3. THE MOST SOUGHT AFTER RARE NORTHERN This list contains what I consider the most sought after and rare original release Northern soul 45s at this point in time. It contains some seriously rare 45s and includes many that have been deemed to be ‘the hot collectable to have’. Records that have eluded collectors over the many years of searching for them and the ones that keep you awake at night, brooding if you’ll ever own them. The records are not listed in any particular order, just as they came into my head. I checked with a few well-informed people on the Scene and it looks like such a list has not yet been compiled? The criteria used to assemble this list is loosely: 1. A proven rarity over a reasonable time span. 2. Are sought after by many collectors. 3. That it has a great sound. I suppose a few people will want to know, how do you know what are the most coveted records of this genre, as there is a lot of secrecy, fabrication and fake news within the collecting fraternity. Plus it must be difficult keeping track of the movement of all records over a fifty year period, especially these days where the majority of collectors constantly recycle and refresh their collections almost on a weekly basis. Yes, it is quite clearly impossible to know exactly, without implementing a Doomsday survey of some sort, but there are ways to collect relevant information, which help make informed judgements about rarity and what’s sought after: Rare soul bragging rights have always been a big part of the Scene; just remember the old flyers from the Blackpool Mecca and their exclusive playlists etc. Today, something similar happens on the Internet, where some individuals and their hot-boxes do some persistent boasting, telling others about their precious vinyl treasures. Sales lists over the decades have been a wonderful place to buy records, but also a great source for collectors to compile information. The lists have been numerous, but some were streets ahead of the others, selling unknown Northern that no one had heard before. Other information gathering comes in the form of numerous stories that abound on the Scene about missed chances to buy a record and not having a sniff of a copy since, ruing that time for not taking that opportunity. Or about owning a record and foolishly letting it go in a trade, or for a ‘not to be missed price’ and regretting that decision ever since. And tales of record digging trips to America, unearthing rare vinyl gems. This is where some invaluable information comes from to formulate such a list and having spent over 40 obsessive years, digging and collecting Northern and its numerous spin-offs, constantly immersed in the inner world of rare soul, I assumed that i could make a decent stab at compiling the list. I remember a time in the mid 70s when the Scene contained only a handful of record collectors, who had an interest in the obscure import. For the majority, Oldies, as they became to be known, were king and that suited us just fine, because we faced no competition when acquiring our next purchase. This was all to change in the early 80s as the Northern soul scene contracted and spawned a very much smaller scene that thrived on the esoteric. Ultimately, this had a seismic effect on the collecting habits of the rare soul scene and what was deemed collectable. Today, 40 years later, it is a standard default position for most rare soul collectors, to dig for the illusive and exclusive. By the 90s the expansion of the soul scene into Europe and then worldwide was underway, culminating today into a global collecting phenomenon. This has had a big impact on a dwindling resource, as ever more international collectors begin to build impressive collections. Not being able to acquire various records has been a major and vexed problem for most Northern buyers since the inception of this scene and that problem escalated with the expansion of the scene into Europe, Japan, Australia and America (plus the recent arrival of the millionaire collector) Ebay and the Internet initially did make an impression, throwing up some amazing finds and for a period, satisfying the collectors. But that didn’t last very long and now we see the result: scarcity and high prices. Who in the early days of collecting, could have imagined that sometime in the future, Northern soul 45s would regularly sell for £5000 plus. Some Northern soul folk may want to evaluate and compare this list with the Northern Soul top 500 list. They are in essence a similar thing and a number of records appear on both lists. However, the lists are two different entities; one appearing to represent the scenes majority Oldies crowd and the other a smaller, more dynamic, experimental and younger minority crowd. Virtually all of the 45s on the Northern Soul top 500 list, to put it mildly, have in the past 50 years been totally over-played, engendering an indifferent and weary attitude to them. Whereas, most of the records on the Sought after Rare Northern list have received less exposure in the clubs, have a vibrancy about them and are still relatively unknown to the greater bulk of the Northern Soul public. This list will probably appeal to the person who takes a sustained, time consuming and determined approach to rare record collecting and doesn't mind spending the majority of their income on rare vinyl. Not included on this list are 45s from the Modern side of the rare soul scene, concentrating on the bread and butter: Northern. Maybe the Modern list will come later, but I suspect for various reasons, that will prove to be a very difficult task. The list has an obvious relative aspect to it. Some of you will read the list and be asking where is such & such a record. The simple answer is that Ive compiled the list myself and somewhat reflects my own personal taste in what i consider good and not so good Northern. I may have missed the odd title and will probably after some nudging from fellow collectors will be including any omissions later. It is therefore a dynamic and fluid list and records will be added or deleted as time passes. I haven’t included any recent, new discoveries, or cover-ups, as they haven't yet had time to prove their rarity and longevity. No doubt many will reach their potential and move onto the list at some point in the future. No studio acetates either. NECKENDER 2020 THE MOST SOUGHT AFTER RARE NORTHERN Eddie Parker I'm gone Awake C.O.D.s She's fire Kellmac Combinations What cha gonna do Kellmac Del-larks job opening Queen city Don Gardner cheatin kind Sedgrick Larry Clinton She's wanted Dynamo Damon Fox Packing up Fairmount Salvadors stick by me baby Wise World Lester Tipton this wont change La beat Gwen Owens Just say you're wanted Velgo Admirations I want to be free Peaches Jimmy Burns I really love you Erica Bobby James I really love you Karol Yums Yums gonna be a big think ABC Mel Britt she’ll come running back Fip Classics so glad I found you Yan G Parliaments This is my rainy day Cabell Springers Nothings too good for my baby Wale Magnetics lady in green Bonnie Magnetics I have a girl Rahsel Ramona Collins you've been cheating Clarks Appointments I saw you there Delite Lou Pride Im com’un home in the morn’un Suemi Billy Woods Let me make you happy Sussex Young Brothers Whats your game Soul Power Junior McCants - Try Me For Your New Love - King John & the Wierdest Cant get over these memories Tie Johnny Hendley My baby came from out of nowhere Mutt & Jeff Prophets If I had -Shrine Counts Peaches baby Shrine Cairos Stop overlooking me Shrine JB Bryant I wont be coming back Shrine Eddie Daye & 4 Bars Guess who loves you Shrine Ray Pollard This time Shrine DC Blossoms Hey boy Shrine Les Chansonettes Dont let him hurt you Shrine Shirley Edwards Dream my heart Shrine Cavaliers Do what I want Shrine Tomangoes I really love you Washpan Jimmie Bo Horn I cant speak Dade Paris Sleepless nights Doc Sam Williams Love slipped through my fingers Tower Al Williams I am nothing La Beat Servicemen Sweet magic Chartmaker Servicemen Are you angry Wind Hit Vondells Hey girl you’ve changed Airtown Walter & Admerations Man Oh Man La Cindy Yvonne Vernee just like you did me SonBert Del-Tours Sweet and lovely Starville Bernie Williams Ever again Bell Chuck holiday Just cant trust nobody gloria Four Voices Our love is getting stronger Voice Richard Caiton I’d like to get near you Up Tight The Butlers with Frank Beverly Because of my heart Rouser/Fairmount Precisions Sugar aint sweet Drew The Poets Wrapped around your finger J2 Kell Osborne Law against a heartbreaker Highland Margaret Little Love finds a way Genebro Sandy Golden Your love is everything Masterpiece Delites Lover Cuppy Pat Lewis No one to love Solid Hit Jesse James Are you gonna leave me Shirley Mr. Soul what happened to yesterday Genuine Al Scott what happened to yesterday Genuine Mello Souls We can make it Mello Tommy Ridgley My love gets stronger International City Professionals Thats why i love you Groove City Cashmeres show stopper Hem Camaros We’re not too young Dar Cha Ray Agee im losing again Soultown Archie Hodge I really want to see you Narco Debonairs Loving you takes all my time Solid Hit Robbie Lawson Burning sensation Kyser Little Wille Faulk Look into my heart M&H Ree Flores Look into my heart M&H Empires You're on top girl Candi Arthur Willis The hurting is over Mars La Tour Lillie Bryant Meet me half way Tayster Little Stanley Out a sight loving Vance Inticers since you left Baby Luv Executive Four I got a good thing going Lumar George Blackwell Cant lose my head Smoke Johnny Hampton Not my girl Dottys Leonard Jewel Bettin’ on love Terri De Gaylettes heartaches i cant take Black jack The Proffs Look at me Curr Inspirations No one else can take your place Breakthrough Jackie Beavers I need my baby Revilot Adlibs You'll always be in style Blue Cat Ivories Please stay Wand/Despenza Arin Demain Silent treatment Blue Star Joe Matthews Aint nothing you can do Kool Kat Jimmy Gresham This feelin’ i have Terri De Esther Grant - Let's Make The Most Out Of Love - Wilstone Magnetics When Im with my baby Sable Lee McKinnney Ill keep holding on Sable Mac Staten There she goes Prelude Bobby Kline Say something nice to me MB Tommy & Derbys Dont play the roll Swing Tommy & Derbys Going back to Houston Kool The Trips There’s that mountain Soundville Precisions I wanna tell my baby D Town Colt 45s Lady lady Jerry Cody Black Its our time to fall in love Gig Timmie Williams - Competition - MaIa Bobby Wisdom Handwriting on the wall Out a Site Imperial Cs Someone tell her Phil LA Soul Willie Hutch The Duck Dunhill flouorescent Smogg all my life W.G. Little John Just wait and see Gogate Ernestine Eady Lets talk it over Phil LA Soul Rita & Tiaras Gone with the wind is my love Dore Milton James My lonely feeling Dore Little Johnny Hamilton Keep on moving Dore Superbs On a day when its raining Dore Nabay Believe it or not Impact Emanons Orchestra Bird Walkin’ All Brothers Freddie Chavez They'll never know why Look Chuck Cockerham Have I got a right Mala Don Varner Tear stained face Quinvey Fascinators In other words Bombay Sag War Fare Dont be so jive Libra New Wanderers Aint gonna do you no harm Ready Nurons All my life Nu-Ron True Image Im not over you yet Super Smash Connie Clark My sugar baby Joker Honey Bees Never in a million years Garrison William Powell Heartaches Souvenirs Powerhouse Robert Tanner Sweet Memories Magatone Checkerboard Squares Double Cookin Villa Earles Everybodys got somebody Tee-Ti Billy Arnell Tough girl Holly Buddy Smith When you lose the one you love Brute Tranells Blessed with a love Flo-Jo Emeralds Beware Vick Stanley Mitchell Get it baby Dynamo Caressors I cant stay away Ru-Jac Stewart Ames Angelina Oh Angelina J&W Sensations Demanding man Wayout Combinations Im gonna make you love me Kimtone Walter Wilson Love keeps me crying Wand Ty Karim You really made it good to me Senator Brooks Brothers Looking for a woman Tay Jimmy Raye Philly dog around the world KKC Frankie Karl You should o held on Philtown Utopias Girls are against me La Salle Danny Monday Baby without you Modern George Juke Byrd Im available Pay-Tons Fortson & Scott Sweet Lover Pzazz Lonnett Blue Jeans M-S Districts One lover Nile The Crow Your autumn of tomorrow Inner Ear Yvonne Daniels I dont want to get away from your love Sterling Carlettes Im getting tired BR Rufus Wood Before 2001 Espanola Dynamic Three You said yeah Del-Val Billy Floyd My oh my Arctic Precisions My sense of direction HenMar Kenny Gamble The jokes on you Arctic Four Andantes Hipper than me MoDo Blendels You need love Dontee Ruby Feminine ingenuity Gold Token Nolan Chance Just like the weather Bunky Soulettes Bring your fine self home Scope Sequins Try my love Detroit Sound Groovettes Think it over baby Reness Salt & Pepper A man of my word Heatwave William Cummings Make my love a hurting thing Bang Bang Jimmy Andrews Big city playboy Blue Jay Frank Wilson Do I love you Soul Cresa Watson Salvation Charay Martha Starr sweet temptation Charay Telma Laverne Baby dont you leave me Northern Del-La Four Dynamics Things that a lady aint Peachtree Eddie Billups Ask my heart Peachtree Anderson Brothers I can see him loving you GSF Ronnie McNeir Sitting in my class De-To Willie Tee You're gonna pay some dues Bonatemp Willie Tee I peeped your hole card Gatur Willie Tee Im having so much fun Gatur Willie Tee Please don't go Nola Anthony & Delsonics Every time Emerge Larry Wright Sweet sweet kissed Agogo Joseph Webster My love is so strong Crow Cecil Washington I dont like to lose Prophonics Vickie Labat Got to keep hanging on Shagg Eric Mercury Lonely girl Sac Hank Hodge Eye for an eye Eye Dennis Edwards Johnny on the spot International Soulville Donna King Take me home Hot Line Sonatas Going on down the road Hot Line Benny Harper My prayer Harper Soul King George I need you Audio Arts Volumes Aint gonna give you up Karen Sam Ward Sister lee Groove City Norma Jenkins Airplane song Maltese Roy Roberts So much in love Sugar Vanguards Good time bad times Lamp Lynn Vernado Wash & wear love Gator Lynn Vernado Second hand love Yumie Gene Toones What more do you want Simco The saints Ill let you slide Wigwam Tempos Ill never forget Diamond Jim Mini Stokes & Spyder Turner Get yourself together Sound of Soul Just Brothers Carlena Garrison Lonnie Russ Say girl Kerwood Joe Hicks I gotta be free AGC Phonetics Just a boys dream Trudel Brand New Faces Brand new faces Lujuna Melvin Davis Find a quiet place Wheel City Bob & Fred Ill be on my way Big Mack Jay Bee Praying for an answer Thunderbolt Johnny Barnes Nothing without your love Jab Flirtations Stronger than her love Festival Bernard Drake Ive been untrue La Louisianne George Hobson Let it be real Sound City Lil Lavair Ill be so happy Lenann Terri Goodnight They didnt know Phelectron Mr. Lucky Born to love you Stardom Patti Young Head and Shoulders Ernstrat Tamala Lewis You wont say nothing Marton Eddie Foster I never knew In Satans Breed Road runner Jenges Harry Moon Womans man Jenges/Sin Just Brothers Sliced tomatoes Lupine Differences Five minutes Mon’ca Masquaraders How La Beat Patrinell Staten Little love affair Sepia Joni Wilson Losers seat Volt Antellects Love slave Flodavieur Sweets satisfy me baby Soul Town Eddie Hughes Soul searcher Bard Out of Sights For the rest of my life Saru Milton Parker Women like it harder Closet Inspirations Your wish is my command Midas Ernie Johnson I cant stand the pain Artco Little Willie Johnson Loneliness Vandellas Candi Staton Now you've got the upper hand Unity Primers How does it grab you Hale Softiques Bashfull Sheldon Jokers Soul sound Skofield Billy Prophet What can I do Sue Joe Jama My life Optimum Herman Lewis Who's kissing you tonight Stone Blue Limelights Dont leave my baby Uncle Charles Mintz Running back Uplook Ron Baxter This is it Ole 9 Grey Imprint Do you get the message Clear Hill Silhouettes Not me baby Goodway Moments Baby I want you Hog Soul Incorporated My proposal Coconut Groove Montclairs Hey you Arch Six Pack Midnight brew Trip Universal Montiques Take another look Lamp The Contessa I need you baby Las Bar Joseph Moore I still cant get you Marvlus Little Al Lonely days of my life Shell Little Ron & Esquires I found someone Charade E Rodney Jones R&B time Charisma Hytones You dont even know my name Southern Artists Martha Starr Love is the only solution Thelma Ty Karim Lighten up baby Car-a-mel Ty Karim You just don't know Romark Intensions She needs somebody USA Voltaires Movin movin on Bacone Volumes Ive never been so in love Garu Nat T Jones Moving forward Wilshire/Goliath Oliver Joy Keep love growing Big Deal Ernest Mosley Stubborn Heart La Cindy Locations Mr diamond man Ron Paul Matt Lucas You better go go Karen Celebrities I choose you baby Boss Pamela Beaty Talking eyes Tip Soul Bros Inc Pyramid Golden Eye Thee Midnighters You're gonna make me cry Whittier Tiaras Foolish girl Opart Eddie Whitehead Just your fool Black Jack Lil Major Williams Girl Williams III Tut Sutton I can feel the tears USA Betty Wilson Im yours Dayco Patty Stokes Good girl Mir-a-don Gene Woodbury Ever again Del Val Fabulous Jades Come on and live Rika Jades Lucky fellow Mode Wendell Watts Kiss a good thing goodbye Reforee Webs Dont hurt me baby Dynamic Topics Have your fun Dream Keith Curtis I got to keep you baby Smoke Barbara Jean Why weren't you there Big Hit Noble & Uptights Dont worry about it Action Little Joe Romans When you're lonesome Tuff Royal Imperials This heart of mine Mellow Town Richard Caiton Reflections Up Tight Royal Robins Something about you TruGloTown Gail Nevels Taking my mind off love Star Track/Dottys Notations Trying my best to find her Tad Parisians Twinkle twinkle little star Demon Hot Antiques Go for yourself La Salle John Leach Put that woman down Lawn Prince Ella Baby sugar I love you Prince JoAnn Courcy I got the power Twirl Johnny Honeycutt Im coming over Triode Flash McKinley Ill rescue you Bombay Don & Ron Im so sorry White Cliff Minnie Jones Shadow of a memory Sugar Jimmy Mack My world is on fire Palmer Nat Hall Why Loop Willie Mason Why KaLaMa Dusty Wilson Its gonna be a tragedy Mutt TSU Tornadoes A thousand wonders Ovide Modern Soul Trio You're no good Youngstown Purple Mundi Stop hurting me baby Cat Eddie Rey Ive got something of value True Soul Johnny Rodgers Make a change Amon Charles Holiday Dont lie Playboy John Wesley Loves such a funny thing Melic Stormie Wynters Life saver Mercury Appreciations Its better to cry Sport Appreciations I cant hide it Aware Jades Im where its at Nite Life JT Rhythm All I want is you Palmer Troy Dodds Try my love El Camino Little Nicky Soul I wanted to tell you Shee Eddie Parker But if you must go Mico Sidney Barnes I hurt on the other side Blue Cat Eddie Daniels Is he better than me Boots Ster-phonics If you dont do right Enjoy Bobby Rich Theres a girl somewhere for you Sambea Clarence Reid Carry on Reid Kings of Soul Is your love for me Down to Earth Betty Lou & Bobby Adams Dr. True love Tar-x Lovers Without a doubt Frantic Universals Diamonds and pearls Cooking Jimmy Delphs Dancing a hole in the world Carla Eula Cooper Let our love grow higher Super Sound Paulette Love you baby Contact Charlene & Soul Serenaders Can you win Paradox/Volt Ascots Another day Mir A Don Charles brandy I cant get enough Blue Cat Capitals Cant deny that I love you Omen Lynn Terry I got a good thing goin’ La Salle Turbines We got to start over Cenco Fred & Turbins Bernadine Cenco Allison & Calvin Turner Everytime Im near you LuLu Two Plus Two Im sure Velgo Lou Ragland I travel alone Amy Venturas Heart of love Greenlight Vickie Baines Country girl Parkway Lou Pride Your love is fading Semi Paul Kelly Its my baby Lloyd Twans I cant see him again dade Pee Wee Shuck & Huey Beside myself Flagg Betty Fikes Prove it to me Southbound Scott Three Running wild March Vivian Carol Oh yeah yeah yeah Merben Soul Brothers Inc Teardrops Salem Masquaders Thats the same thing Soultown Soul Shakers You're turning Terri De Sandi Sheldon You’re gonna make me love you Okeh Carpets I just cant win ViJ Tony Hestor Watch yourself Giant Charles Smith Come and see me Music World Eddie Smith I didnt realise Mellotone Dave Charles Aint gonna cry no more Donnie Summits Ill be over United International Adams Apples Dont take it out on this world Brunswick Karmello Brooks Tell me baby Milestone Tiaras Loves made a connection Seton Grambling College Marching Band Harlem rumble Spontaneous Arts Frank Foster Harlem Rumble Top Level Nomads Somethings bad Mo-Groov Rotations Put a dime on D9 Frantic Moments Hey boy Deep Smith Brothers There can be a better way Soul Dimension Conquistadors Cant stop loving you Act IV Soul Communicators Those lonely nights Fee bee Precious Three I need a man Reforee Little Tony & Hawks Give me your sweet love Etah Superbs Wind in my sails Dore Al Gardner Sweet baby Sepia Trey Js I found it all in you Tee Gem Little Eddie Taylor I had a good time Peacock James Lately Love friends and money Temple Fabulous Performers One little kiss Blackjack Informers Baby set me free Blackjack Barbara Acklin Im not mad anymore Special Agent Appointments Keep away Redd Coach Chandlers Your love makes me lonely Col Soul Gerri Hall Who can i run to Hot Line Delreys Incorporated Destination unknown Tampete Carol Anderson Taking my mind off love Whip Oscar Perry Face reality Feron Ellusions You didnt have to leave Lamon Othello Robertson So in love Baby Luv Tobi Lark Sweep it out in the shed Topper Cal green Ill give you just a little more time Filmtown Sugar Boy Free man Shades Martells Where can my baby be A La Carte James Bell The love of my girl PRP Chuck Flamingo Whats my chances Rojac Gentlemen Four You cant keep a good man down Wand Chico Lamarr What do you think I am Fuller Underground Express A man’s temptation UGE Exits Another sundown in watts Kapp Tropics Hey you little girl Topic Virginia Blakly Let nobody love you MoJo Mamie P Galore No right to cry Sack Agents Trouble Liberty Bell Mal Adams Since man began Emerge Tootsie Rollers Give me love Me-o People’s Choice Savin my lovin for you Palmer Lenny Vestel Its paradise Sanla Celeste Hardie You're gone Reynolds Gambrells You better move Carla Sam Moore Give you plenty of lovin Atlantic Hank Hodge One way love Eye Otis Lee Hard road to hoe Quaint Reatha Reese Only lies Dot Johnny James Tell you about my girl Circle M Four Tracks Like my love for you Mandingo Edith Brown You did it 4 Brothers Billy Thompson Black eyed girl Columbus Sammy Lee What goes around Promco George Pepp The feeling is real Coleman El Corols Band Chick chick Tiny The Devils Love and understanding Cuca Benny Sigler Who you gonna turn to Phil La of Soul Penetrations Champagne Terri De Johnny Mae Mathews I have no choice Big Hit Oracles I aint got time OM Waymond Hall What will tomorrow bring Jamal King Sound Interpreters Hi note Talent of Music Calvin Grayson Love just begun In Inmates This is the day Kopit Stormy I wont stop to cry Twilight Clay Brown Everybodys talking Aljon Jackie Day Naughty boy Phelectron Tommy Turner Lazy Elbam Little Johnny Hamilton Oh how I love you Dore West Coast Distributors Girl Jam Cha Ritchie Adams I cant escape from you Congress Bob & Gene I really really love you MoDo Kell Osborne Small things Newbag Decisions Do I love her York Kenard What did you gain Dore Hyperions Why do you wanna treat me like you do Chattahoochee Kelly & Soul Explosions Talking about my baby’s love DynaMite Idols Check her out USA Sound Masters Lonely lonely Julet Inverts Time will change Broadway Duke Browner Crying over you Impact Herb Ward Strange Change Argo Gloria & T-Airas Im satisfied Betty Talmadge Armstrong Gigi Spindletop Freddie Butler Save your love for me Wheelsville Jock Mitchell Not a chance in a million Impact Clarence Townsend I found a love Clara Hopkins Bros. Shake Cheri Magnetik Buddy Conner When you’re alone Breakthrough Monique If you love me Maurci Carl Underwood Aint you lying Merging Honey & the Bees Be yourself Academy Sonny Parker What can I do Hitts Re-Vels I want a new love Trent Town Chryslers & Monarchs Band Im not gonna lose you JE Don Hart Turn back Mary Jane James Dockery My faith in you is all gone Soul Craft Rotations A changed man Frantic Passionettes I'm not in love with you anymore Soul Burst Belita Woods Magic corner Karen Startones Lovin’ you baby Billie Fran Four Sights Love is a hurting game Shy Soul Betty Lloyd Im catching on BSC Moses Dillard Ill pay the price Mark V Constellations I dont know about you Gemini Star Court Davis Try to think East Coast George Lemons Fascinating girl Gold Soul Limitations Im lonely Im troubled Bacone Shirley Johnson Too big to cry Lashawn Eddie Campbell Contagious love Artco Bernard Smith Gotta be a reason Groove Cleveland Robinson Jr. Love is a trap Nosnibor Cynthia & Imaginations Why weren't you there Blue Rock Traditions On fire Artco Big Bo & 4ms Ive got to go Gay Shel Chandlers Your love keeps drawing me closer Bleu Rose Bruce Cloud I wish Motif Mighty Lovers Aint gonna run no more Soulhawk Vivian Copeland Chaos D’Oro Rita Dacosta Dont bring me down Pandora Timmy Carr Workin’ Kee Andy Fisher My hearts beating stronger Fat Fish Prince Paul In the beginning Parker Elbie Parker Please keep away from me Veep Dynamics Im a lonely man Dyna Changing Scene You cant destroy my love Jo-Vee-Jo Fiery Spartans Talk about love Charay Wade Flemons Two of a kind Ramsel Trends Thanks for a little lovin' ABC Flint Emeralds Just like a baby Gateway Blue Jays Point of view Jay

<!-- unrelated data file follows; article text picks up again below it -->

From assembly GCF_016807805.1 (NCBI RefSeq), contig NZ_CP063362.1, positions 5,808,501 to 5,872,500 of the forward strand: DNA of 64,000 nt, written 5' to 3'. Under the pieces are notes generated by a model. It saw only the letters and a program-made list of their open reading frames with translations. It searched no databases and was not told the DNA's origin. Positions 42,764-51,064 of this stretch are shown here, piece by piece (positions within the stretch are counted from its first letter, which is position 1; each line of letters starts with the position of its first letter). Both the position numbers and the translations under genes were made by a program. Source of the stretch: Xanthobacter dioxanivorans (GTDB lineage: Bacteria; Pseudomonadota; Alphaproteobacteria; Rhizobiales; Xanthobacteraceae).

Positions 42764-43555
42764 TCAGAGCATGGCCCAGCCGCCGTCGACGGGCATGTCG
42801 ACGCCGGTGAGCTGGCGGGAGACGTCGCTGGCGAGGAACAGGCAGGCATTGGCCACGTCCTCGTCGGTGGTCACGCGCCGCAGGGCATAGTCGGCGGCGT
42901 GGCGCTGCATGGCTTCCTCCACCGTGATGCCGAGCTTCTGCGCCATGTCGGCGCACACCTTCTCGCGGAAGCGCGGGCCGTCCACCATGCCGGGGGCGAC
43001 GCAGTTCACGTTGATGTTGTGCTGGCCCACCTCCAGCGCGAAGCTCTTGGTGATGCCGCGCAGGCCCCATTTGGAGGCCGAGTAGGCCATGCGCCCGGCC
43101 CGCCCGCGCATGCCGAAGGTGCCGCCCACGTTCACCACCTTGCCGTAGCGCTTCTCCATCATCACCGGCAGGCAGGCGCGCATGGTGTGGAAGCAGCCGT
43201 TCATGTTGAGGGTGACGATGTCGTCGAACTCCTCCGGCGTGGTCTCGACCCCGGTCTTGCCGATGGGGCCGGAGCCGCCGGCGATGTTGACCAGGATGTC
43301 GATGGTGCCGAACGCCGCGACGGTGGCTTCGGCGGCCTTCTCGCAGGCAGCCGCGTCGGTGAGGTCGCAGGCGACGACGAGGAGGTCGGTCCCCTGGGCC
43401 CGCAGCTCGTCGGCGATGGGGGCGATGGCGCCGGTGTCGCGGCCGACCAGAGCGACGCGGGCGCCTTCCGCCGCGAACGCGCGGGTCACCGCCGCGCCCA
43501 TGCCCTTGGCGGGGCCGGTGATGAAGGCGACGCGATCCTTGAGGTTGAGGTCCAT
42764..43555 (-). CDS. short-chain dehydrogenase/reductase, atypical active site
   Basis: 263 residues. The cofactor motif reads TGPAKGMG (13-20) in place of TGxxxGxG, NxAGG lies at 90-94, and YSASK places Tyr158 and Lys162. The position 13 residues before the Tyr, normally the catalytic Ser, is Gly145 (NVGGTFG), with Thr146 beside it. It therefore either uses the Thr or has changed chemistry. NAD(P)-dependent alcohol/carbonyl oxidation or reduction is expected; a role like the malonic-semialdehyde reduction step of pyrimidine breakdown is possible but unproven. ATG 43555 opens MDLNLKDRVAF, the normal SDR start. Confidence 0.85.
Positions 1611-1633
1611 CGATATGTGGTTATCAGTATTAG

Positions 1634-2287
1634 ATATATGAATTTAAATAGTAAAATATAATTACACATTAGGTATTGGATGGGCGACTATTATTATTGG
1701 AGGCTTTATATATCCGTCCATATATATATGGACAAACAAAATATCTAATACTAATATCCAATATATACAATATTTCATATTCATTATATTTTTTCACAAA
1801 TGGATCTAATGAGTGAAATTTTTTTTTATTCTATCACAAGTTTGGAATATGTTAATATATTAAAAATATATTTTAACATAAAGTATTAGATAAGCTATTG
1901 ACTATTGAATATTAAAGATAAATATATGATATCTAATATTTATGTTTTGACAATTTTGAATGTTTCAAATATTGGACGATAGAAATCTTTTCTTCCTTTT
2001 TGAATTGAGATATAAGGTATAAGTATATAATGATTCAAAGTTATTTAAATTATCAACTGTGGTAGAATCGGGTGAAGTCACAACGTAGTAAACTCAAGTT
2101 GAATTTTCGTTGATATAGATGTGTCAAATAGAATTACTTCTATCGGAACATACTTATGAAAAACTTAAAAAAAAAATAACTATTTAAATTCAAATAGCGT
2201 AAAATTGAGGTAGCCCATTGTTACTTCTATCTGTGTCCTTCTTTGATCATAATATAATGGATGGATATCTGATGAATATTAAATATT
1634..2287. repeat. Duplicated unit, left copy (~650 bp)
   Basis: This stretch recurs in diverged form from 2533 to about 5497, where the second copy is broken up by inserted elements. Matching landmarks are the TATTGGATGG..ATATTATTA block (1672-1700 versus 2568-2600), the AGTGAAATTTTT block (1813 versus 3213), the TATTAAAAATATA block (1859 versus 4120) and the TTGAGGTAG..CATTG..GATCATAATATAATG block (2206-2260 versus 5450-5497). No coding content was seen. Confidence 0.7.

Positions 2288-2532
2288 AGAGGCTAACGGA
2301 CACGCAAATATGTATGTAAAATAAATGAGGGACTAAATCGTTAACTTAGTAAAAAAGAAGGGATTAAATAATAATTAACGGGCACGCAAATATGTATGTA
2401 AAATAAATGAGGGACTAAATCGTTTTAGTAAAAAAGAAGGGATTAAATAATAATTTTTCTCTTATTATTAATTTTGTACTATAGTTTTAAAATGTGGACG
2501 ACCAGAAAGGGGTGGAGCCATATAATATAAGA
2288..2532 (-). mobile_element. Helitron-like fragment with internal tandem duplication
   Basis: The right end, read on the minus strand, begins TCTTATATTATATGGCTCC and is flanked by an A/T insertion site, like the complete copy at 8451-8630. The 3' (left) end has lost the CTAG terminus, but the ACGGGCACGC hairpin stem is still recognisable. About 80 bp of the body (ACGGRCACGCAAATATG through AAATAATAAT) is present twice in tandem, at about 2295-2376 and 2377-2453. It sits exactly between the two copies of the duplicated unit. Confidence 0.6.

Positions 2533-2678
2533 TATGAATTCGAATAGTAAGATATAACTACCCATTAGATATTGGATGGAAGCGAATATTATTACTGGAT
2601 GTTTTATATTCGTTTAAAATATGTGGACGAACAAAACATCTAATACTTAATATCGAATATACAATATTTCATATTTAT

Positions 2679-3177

4. The Harmonics had a release on Seventy Seven "be your man" So that's probably the connection. A miss-press by the label?